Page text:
Goss points out that “Congress faces a similar dilemma in keeping the federal government a strong partner with states in building a transportation system that connects the nation and moves commerce. The surface transportation bill expired in September and has received a series of short-term extensions because Congress can’t agree on how a new long-term bill should be funded. Plans for a six-year, $500 billion bill have been stymied by the fact that the current 18.4-cent federal gas tax falls woefully short of generating the necessary revenues to adequately fund the measure.”
Wanta, in reference to clean water and drinking water initiatives, states: “Most of the 2009 federal funding for sewer and water improvements went to upstate Wisconsin communities. However, we are expecting good things in 2010 as President Obama signed into law $2.1 billion for collector and interceptor sewer and treatment plant work (a 205 percent increase over 2009) and $1.3 billion for drinking water projects (a 67 percent increase over 2009). Hopefully Wisconsin municipal water and sewer utilities will take advantage of these 20-year subsidized loans to repair and replace their tired sewer and water systems. We have not seen this level of federal funding in over 25 years and it cannot last too long. This is a window of opportunity that comes once in a generation for municipal utilities to get their projects done.”
What trends do you see developing?
Wanta sees that now is a good time for owners to get work done. “Contractors are bidding low to keep people employed and to pay their bills. There are upwards of 14 bidders on public works construction, which can save municipal utilities big money. Smart municipal engineers will take advantage of this weak market to bid and build projects. It will not get any cheaper for the owner.”
Wanta points out that “eventually utilities will make the improvements in sewer, water and natural gas services as they are meeting basic needs of the consumer. With federal tax credits recently signed into law, the housing industry will also improve and provide associated utility work. The construction industry pays family-supported wages, health, and even pension benefits. These jobs pay more than the service sector and provide more tax revenue for the communities and the state. Contractors buy materials, rent or buy equipment, purchase fuel, and provide a lot of ancillary jobs in the economy. The sooner utilities get back to bidding and executing construction contracts, the sooner we will see an improved economy throughout Wisconsin.”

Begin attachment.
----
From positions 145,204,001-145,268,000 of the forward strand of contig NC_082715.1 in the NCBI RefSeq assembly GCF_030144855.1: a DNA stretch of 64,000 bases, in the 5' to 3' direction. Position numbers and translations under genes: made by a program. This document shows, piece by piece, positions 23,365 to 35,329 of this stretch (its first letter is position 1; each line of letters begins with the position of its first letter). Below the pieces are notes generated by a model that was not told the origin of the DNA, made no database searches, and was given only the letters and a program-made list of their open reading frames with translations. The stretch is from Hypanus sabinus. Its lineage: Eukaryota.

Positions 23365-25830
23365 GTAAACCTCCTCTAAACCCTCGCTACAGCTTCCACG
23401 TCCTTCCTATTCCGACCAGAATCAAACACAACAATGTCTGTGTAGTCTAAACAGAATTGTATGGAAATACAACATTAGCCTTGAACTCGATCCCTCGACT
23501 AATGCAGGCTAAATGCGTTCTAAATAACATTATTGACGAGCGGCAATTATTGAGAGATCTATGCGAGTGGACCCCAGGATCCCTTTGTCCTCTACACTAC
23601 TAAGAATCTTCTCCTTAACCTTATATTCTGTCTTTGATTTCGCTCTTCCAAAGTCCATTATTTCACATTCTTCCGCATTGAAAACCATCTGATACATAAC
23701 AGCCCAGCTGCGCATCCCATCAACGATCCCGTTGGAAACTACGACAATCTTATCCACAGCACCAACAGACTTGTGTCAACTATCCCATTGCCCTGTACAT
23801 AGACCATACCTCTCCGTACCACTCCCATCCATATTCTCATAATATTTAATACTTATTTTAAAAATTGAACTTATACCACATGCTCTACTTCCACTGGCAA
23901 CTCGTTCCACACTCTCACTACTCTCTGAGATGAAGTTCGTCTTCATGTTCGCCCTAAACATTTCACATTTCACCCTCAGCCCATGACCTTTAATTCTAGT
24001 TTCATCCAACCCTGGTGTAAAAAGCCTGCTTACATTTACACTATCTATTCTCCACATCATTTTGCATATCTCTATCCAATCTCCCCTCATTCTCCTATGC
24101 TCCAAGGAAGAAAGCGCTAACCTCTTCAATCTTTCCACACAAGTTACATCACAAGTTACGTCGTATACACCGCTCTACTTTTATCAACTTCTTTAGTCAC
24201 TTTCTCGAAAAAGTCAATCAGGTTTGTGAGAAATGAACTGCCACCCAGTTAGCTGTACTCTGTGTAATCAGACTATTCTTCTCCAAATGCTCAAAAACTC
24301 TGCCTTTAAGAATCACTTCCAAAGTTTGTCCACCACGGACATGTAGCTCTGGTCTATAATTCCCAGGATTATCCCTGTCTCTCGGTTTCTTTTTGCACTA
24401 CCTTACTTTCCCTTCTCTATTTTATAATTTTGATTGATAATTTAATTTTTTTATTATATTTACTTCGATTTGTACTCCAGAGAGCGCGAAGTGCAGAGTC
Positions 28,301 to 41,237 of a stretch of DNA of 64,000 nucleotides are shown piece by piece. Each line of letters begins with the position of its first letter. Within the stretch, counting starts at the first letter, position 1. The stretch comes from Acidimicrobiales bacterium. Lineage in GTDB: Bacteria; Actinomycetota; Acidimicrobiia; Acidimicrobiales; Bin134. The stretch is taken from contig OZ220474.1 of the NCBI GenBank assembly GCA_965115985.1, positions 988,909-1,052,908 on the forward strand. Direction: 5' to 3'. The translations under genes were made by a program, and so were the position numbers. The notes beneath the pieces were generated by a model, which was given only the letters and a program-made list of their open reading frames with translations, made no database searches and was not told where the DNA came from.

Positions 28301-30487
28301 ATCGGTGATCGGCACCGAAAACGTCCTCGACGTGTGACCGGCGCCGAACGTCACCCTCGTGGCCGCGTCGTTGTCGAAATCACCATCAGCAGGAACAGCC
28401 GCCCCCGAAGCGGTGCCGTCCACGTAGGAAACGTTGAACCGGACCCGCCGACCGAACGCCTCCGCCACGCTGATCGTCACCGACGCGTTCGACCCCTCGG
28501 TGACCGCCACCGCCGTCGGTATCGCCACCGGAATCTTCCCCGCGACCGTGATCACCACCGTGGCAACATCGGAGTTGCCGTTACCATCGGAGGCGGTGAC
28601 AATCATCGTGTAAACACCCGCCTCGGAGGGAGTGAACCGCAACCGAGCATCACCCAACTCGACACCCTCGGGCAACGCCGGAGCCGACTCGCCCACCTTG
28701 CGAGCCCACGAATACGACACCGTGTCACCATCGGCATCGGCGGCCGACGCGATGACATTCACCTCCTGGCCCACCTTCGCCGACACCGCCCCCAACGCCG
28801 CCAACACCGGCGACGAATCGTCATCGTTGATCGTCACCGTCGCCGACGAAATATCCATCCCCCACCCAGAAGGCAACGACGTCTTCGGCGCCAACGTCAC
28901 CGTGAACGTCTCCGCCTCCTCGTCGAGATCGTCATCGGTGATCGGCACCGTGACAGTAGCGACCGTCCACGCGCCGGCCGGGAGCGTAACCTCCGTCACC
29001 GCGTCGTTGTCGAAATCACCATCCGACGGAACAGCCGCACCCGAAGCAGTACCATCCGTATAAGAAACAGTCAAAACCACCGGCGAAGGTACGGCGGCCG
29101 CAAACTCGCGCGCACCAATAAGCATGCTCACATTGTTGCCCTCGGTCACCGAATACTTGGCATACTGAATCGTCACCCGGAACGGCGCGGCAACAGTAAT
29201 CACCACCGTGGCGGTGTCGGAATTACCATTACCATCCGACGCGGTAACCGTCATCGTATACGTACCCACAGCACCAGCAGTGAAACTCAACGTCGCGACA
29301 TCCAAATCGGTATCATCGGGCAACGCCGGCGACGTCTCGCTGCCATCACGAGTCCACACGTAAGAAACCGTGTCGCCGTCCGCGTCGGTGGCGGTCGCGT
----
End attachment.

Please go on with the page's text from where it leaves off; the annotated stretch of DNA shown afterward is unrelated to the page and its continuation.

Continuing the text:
The window is a bit foggy for Wisconsin Concrete Pavement Association members, according to McMullen. There was a decline in the number of municipalities bidding concrete paving projects from 2008 to 2009. “For 2010, it is a bit of a mystery yet on the local streets and roads market. We are not anticipating growth in this market.”
McMullen concludes, “With WisDOT projects we look at both the number of projects and the size of the projects. The number of projects from 2009 to 2010 looks to be about the same but the mix in size of the projects is much better. The 1.1 million squares in stimulus projects added in 2009 was four large paving projects. If you look at the WisDOT program for 2010, they have a much better mix on the size of projects. This is good news because it will keep all sizes of companies bidding WisDOT work. The concrete paving industry continues to be very competitive with multiple bidders on every project. This is good for the citizens of Wisconsin.”
“While the federal stimulus bill has stabilized the public transportation construction market in 2009 and 2010, the longer-term future will remain cloudy until these funding uncertainties at the state and federal levels are resolved,” reports Goss.
“Contractors will not be making long-term investments – in workers, equipment and other capital purchases – until they have greater certainty about the long-term prospects for transportation infrastructure investment,” Goss concludes.
This article appeared in the January 2010 issue of Western Builder, an ACP regional publication.